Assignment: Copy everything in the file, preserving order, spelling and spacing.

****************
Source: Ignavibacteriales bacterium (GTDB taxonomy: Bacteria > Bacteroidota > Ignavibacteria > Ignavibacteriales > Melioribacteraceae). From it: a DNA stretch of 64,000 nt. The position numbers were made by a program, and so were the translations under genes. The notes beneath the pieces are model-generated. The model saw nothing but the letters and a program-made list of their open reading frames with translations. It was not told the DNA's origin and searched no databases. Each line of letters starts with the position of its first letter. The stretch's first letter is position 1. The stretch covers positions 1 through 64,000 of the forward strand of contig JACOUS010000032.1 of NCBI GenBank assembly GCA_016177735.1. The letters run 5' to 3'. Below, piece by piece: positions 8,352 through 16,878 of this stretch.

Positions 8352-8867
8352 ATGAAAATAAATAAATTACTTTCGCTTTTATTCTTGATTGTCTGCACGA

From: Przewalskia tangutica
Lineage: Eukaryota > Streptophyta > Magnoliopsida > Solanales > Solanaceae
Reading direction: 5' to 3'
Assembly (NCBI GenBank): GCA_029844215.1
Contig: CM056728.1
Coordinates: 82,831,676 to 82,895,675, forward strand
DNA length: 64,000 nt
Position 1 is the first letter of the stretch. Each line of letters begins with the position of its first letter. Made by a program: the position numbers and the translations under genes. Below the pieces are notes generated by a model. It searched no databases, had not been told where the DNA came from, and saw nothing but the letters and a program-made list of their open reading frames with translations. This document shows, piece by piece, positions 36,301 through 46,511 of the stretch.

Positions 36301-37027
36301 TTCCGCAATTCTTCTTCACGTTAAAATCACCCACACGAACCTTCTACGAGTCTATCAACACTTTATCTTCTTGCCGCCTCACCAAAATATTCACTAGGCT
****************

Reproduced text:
Source: Ignavibacteriales bacterium (GTDB taxonomy: Bacteria > Bacteroidota > Ignavibacteria > Ignavibacteriales > Melioribacteraceae). From it: a DNA stretch of 64,000 nt. The position numbers were made by a program, and so were the translations under genes. The notes beneath the pieces are model-generated. The model saw nothing but the letters and a program-made list of their open reading frames with translations. It was not told the DNA's origin and searched no databases. Each line of letters starts with the position of its first letter. The stretch's first letter is position 1. The stretch covers positions 1 through 64,000 of the forward strand of contig JACOUS010000032.1 of NCBI GenBank assembly GCA_016177735.1. The letters run 5' to 3'. Below, piece by piece: positions 8,352 through 16,878 of this stretch.

Positions 8352-8867
8352 ATGAAAATAAATAAATTACTTTCGCTTTTATTCTTGATTGTCTGCACGA

From: Przewalskia tangutica
Lineage: Eukaryota > Streptophyta > Magnoliopsida > Solanales > Solanaceae
Reading direction: 5' to 3'
Assembly (NCBI GenBank): GCA_029844215.1
Contig: CM056728.1
Coordinates: 82,831,676 to 82,895,675, forward strand
DNA length: 64,000 nt
Position 1 is the first letter of the stretch. Each line of letters begins with the position of its first letter. Made by a program: the position numbers and the translations under genes. Below the pieces are notes generated by a model. It searched no databases, had not been told where the DNA came from, and saw nothing but the letters and a program-made list of their open reading frames with translations. This document shows, piece by piece, positions 36,301 through 46,511 of the stretch.

Positions 36301-37027
36301 TTCCGCAATTCTTCTTCACGTTAAAATCACCCACACGAACCTTCTACGAGTCTATCAACACTTTATCTTCTTGCCGCCTCACCAAAATATTCACTAGGCT